The only real answer to our Italian Deep Time questions will be DNA testing.  This is something I hope to do with my family someday...when I can afford it.  This is the only hope of us understanding who we are.

  Ultimately, we are all Africans, most recently, probably from the northeast of the continent(Perhaps Ethiopia or Somalia, certainly not far from the Great Rift Valley, but ultimately from central or southern regions of the continent.  This is our collective EDEN...More of a jungle or Savanna than a garden really, and there were no apples there, allegorical or otherwise.

Savoy Kings of Italy


 
Victor Emmanuel II became king upon the unification of Italy, largely accomplished by Garibaldi. He became king on March 17, 1861.  Prior to that he was the Duke of Savoy, then King of Sardinia.  He was a son of Maria Theresa of Austria.  He married his cousin, Adelheid Habsburg of Austria(a cousin, below)  He died on January 9, 1878.
Maria Adelaide.jpg
 
 
 
 
Umberto I (one of eight children) became king upon the death of his father on January 9, 1878 and died on July 29th 1900 as the result of a second assassination attempt by Anarchists who were angry with his Ultra-Conservative policies and his support of a massacre of rioters in Milan.  The riots were in response to famine and rising bread prices in the country.  His Queen Consort was Margherita of Savoy.(below)(Margherita Pizza)
Queen Margharitha di Savoia.jpg
 
 
 
 
Victor Emmanuel II became king on July 29th 1900 and died on December 28th 1947.  He abdicated in favor of his son on May 9th 1946 after his embarrassing association with the Fascists during Mussolini's rule of the country.  Married to Elena of Montenegro(below), their daughter Mafalda died in Buchenwald concentration camp after the king arrested Mussolini and they fled to Egypt to exile.  Elena is best remembered for her involvement in rescue efforts and nursing following the Great Earthquake in Messina in 1908.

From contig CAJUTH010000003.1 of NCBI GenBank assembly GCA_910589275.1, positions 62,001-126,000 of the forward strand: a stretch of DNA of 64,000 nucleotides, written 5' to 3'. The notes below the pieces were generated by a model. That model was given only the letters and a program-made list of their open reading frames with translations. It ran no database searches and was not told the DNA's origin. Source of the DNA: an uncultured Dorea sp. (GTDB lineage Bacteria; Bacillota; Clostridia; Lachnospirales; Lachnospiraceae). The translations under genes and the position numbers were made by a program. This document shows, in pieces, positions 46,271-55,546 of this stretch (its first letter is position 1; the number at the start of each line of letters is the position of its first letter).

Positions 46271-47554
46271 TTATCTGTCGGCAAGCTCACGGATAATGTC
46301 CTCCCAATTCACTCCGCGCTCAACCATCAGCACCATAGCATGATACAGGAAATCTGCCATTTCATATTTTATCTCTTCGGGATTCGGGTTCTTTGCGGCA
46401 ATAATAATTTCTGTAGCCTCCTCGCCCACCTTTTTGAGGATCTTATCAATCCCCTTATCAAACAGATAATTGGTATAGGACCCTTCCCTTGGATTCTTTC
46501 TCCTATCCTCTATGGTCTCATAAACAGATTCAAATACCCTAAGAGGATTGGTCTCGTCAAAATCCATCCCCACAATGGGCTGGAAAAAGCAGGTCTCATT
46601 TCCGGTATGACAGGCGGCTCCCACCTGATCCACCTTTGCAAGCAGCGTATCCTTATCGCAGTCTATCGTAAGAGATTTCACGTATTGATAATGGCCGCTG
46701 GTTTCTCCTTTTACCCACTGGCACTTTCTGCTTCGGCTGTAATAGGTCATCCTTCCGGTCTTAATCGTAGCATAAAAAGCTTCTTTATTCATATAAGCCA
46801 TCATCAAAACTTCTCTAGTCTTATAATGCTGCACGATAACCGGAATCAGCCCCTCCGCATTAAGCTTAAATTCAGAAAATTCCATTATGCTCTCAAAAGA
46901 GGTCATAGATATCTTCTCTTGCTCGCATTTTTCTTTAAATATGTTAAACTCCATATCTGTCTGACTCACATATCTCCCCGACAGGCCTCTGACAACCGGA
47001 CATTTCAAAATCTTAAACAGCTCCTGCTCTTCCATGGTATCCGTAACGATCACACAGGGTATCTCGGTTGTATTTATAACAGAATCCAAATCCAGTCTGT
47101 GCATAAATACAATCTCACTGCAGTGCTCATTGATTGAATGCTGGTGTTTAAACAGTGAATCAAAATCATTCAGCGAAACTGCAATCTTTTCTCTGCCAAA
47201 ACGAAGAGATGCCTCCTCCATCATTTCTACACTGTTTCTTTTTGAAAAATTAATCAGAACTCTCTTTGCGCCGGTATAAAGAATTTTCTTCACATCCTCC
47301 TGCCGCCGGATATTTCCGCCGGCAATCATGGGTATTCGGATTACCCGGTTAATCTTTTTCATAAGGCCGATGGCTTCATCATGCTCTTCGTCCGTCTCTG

File:Queen Elena of Italy.jpg
 
 
 
 

Umberto II became king upon the abdication of his father on May 9th 1946.  He was deposed on June 12th 1946.  As Italy became a republic all titles were no longer valid.  He died on March 18th 1983.  Umberto and his queen Maria Jose of Belgium held their title for 35 days before the referendum to abolish the monarchy removed them from power.  They were referred to as the May king and the May queen.   They separated and did not live together after this.  There were reports that Umberto was Homosexual.  He remained in exile in Portugal for the rest of his life.   A good portrait of Maria Jose(below) is not available from Wikipedia, but a search of her name will show you a number of them.  

 
 



Vittorio Emanuele, disputed Duke of Savoy and honorifically called Prince of Naples.
This portrait is in front of his father's portrait,  Though exiled and living in Geneva most of his life, he and his family were allowed to return to Italy after formally renouncing titles and renouncing possessions in Italy.  He has been a constant embarrassment, arrested for wrongful death, corruption etc., his son has distanced himself from him.  Born February 13th 1937.   Married to Maria Ridolfi-Doria.  Do a name search to see portraits of her.
 
 
 
  This is Emanuele Filiberto, prince of Venice and Piedmont.  He is frequently on television and is a financial wizard working in Switzerland.  His status is still being debated in the Italian courts against the claims of the Duke of Aosta.  This image is from a free site listed in a search from Wikipedia.  If it does not belong here, I urge the owner to contact me immediately.  This is simply an
 informational blog and I will happily remove the image.
He is married to Clotilde Courau(below), a French actress.
Clotilde Courau Cannes 2010.jpg

Thanks to Wikipedia for most of the images.  Wikipedia is a very worthwhile organization.  Anyone with good knowledge or research skills on a subject of interest to the public should consider joining Wikipedia and contributing information or editorial skills to it.  Also, consider financial gifts to Wikipedia to help continue its free status.

Italy, through much of its history was not a single nation.  Papal states, with territory larger or smaller in different periods, duchies, small republics, etc. characterized the peninsula for most of its history.  The fact that Italy is quite mountainous contributed to the isolation of one region from another.  There were constant squabbles between these tiny "countries" which left the entire area in nearly constant turmoil.  Outside countries also tried to grab off pieces of the peninsula, or the entire area.  France tried to take it over, Austria's Hapsburgs had territory or alliances that made them virtual rulers of large areas.  Grumbling over the power of the popes encouraged takeover attempts over and over again.